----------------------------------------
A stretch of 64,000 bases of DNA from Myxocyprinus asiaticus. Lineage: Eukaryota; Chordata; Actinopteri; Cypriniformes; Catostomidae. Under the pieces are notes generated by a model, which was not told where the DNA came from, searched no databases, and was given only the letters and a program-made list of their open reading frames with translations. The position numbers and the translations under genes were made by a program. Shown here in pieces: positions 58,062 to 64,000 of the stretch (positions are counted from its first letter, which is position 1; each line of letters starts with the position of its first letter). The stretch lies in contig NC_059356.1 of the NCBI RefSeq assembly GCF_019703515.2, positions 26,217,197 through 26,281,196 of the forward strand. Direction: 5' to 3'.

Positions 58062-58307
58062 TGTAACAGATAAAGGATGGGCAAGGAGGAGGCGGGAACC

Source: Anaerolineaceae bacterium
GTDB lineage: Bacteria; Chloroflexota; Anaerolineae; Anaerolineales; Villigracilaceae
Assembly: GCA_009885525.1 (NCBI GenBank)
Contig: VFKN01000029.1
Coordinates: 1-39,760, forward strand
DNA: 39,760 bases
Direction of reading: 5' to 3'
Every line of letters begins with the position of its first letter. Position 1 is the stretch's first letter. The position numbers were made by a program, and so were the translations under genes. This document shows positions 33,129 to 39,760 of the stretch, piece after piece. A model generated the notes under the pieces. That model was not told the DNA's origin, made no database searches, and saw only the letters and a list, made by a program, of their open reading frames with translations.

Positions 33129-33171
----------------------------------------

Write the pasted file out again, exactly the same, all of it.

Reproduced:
A stretch of 64,000 bases of DNA from Myxocyprinus asiaticus. Lineage: Eukaryota; Chordata; Actinopteri; Cypriniformes; Catostomidae. Under the pieces are notes generated by a model, which was not told where the DNA came from, searched no databases, and was given only the letters and a program-made list of their open reading frames with translations. The position numbers and the translations under genes were made by a program. Shown here in pieces: positions 58,062 to 64,000 of the stretch (positions are counted from its first letter, which is position 1; each line of letters starts with the position of its first letter). The stretch lies in contig NC_059356.1 of the NCBI RefSeq assembly GCF_019703515.2, positions 26,217,197 through 26,281,196 of the forward strand. Direction: 5' to 3'.

Positions 58062-58307
58062 TGTAACAGATAAAGGATGGGCAAGGAGGAGGCGGGAACC

Source: Anaerolineaceae bacterium
GTDB lineage: Bacteria; Chloroflexota; Anaerolineae; Anaerolineales; Villigracilaceae
Assembly: GCA_009885525.1 (NCBI GenBank)
Contig: VFKN01000029.1
Coordinates: 1-39,760, forward strand
DNA: 39,760 bases
Direction of reading: 5' to 3'
Every line of letters begins with the position of its first letter. Position 1 is the stretch's first letter. The position numbers were made by a program, and so were the translations under genes. This document shows positions 33,129 to 39,760 of the stretch, piece after piece. A model generated the notes under the pieces. That model was not told the DNA's origin, made no database searches, and saw only the letters and a list, made by a program, of their open reading frames with translations.

Positions 33129-33171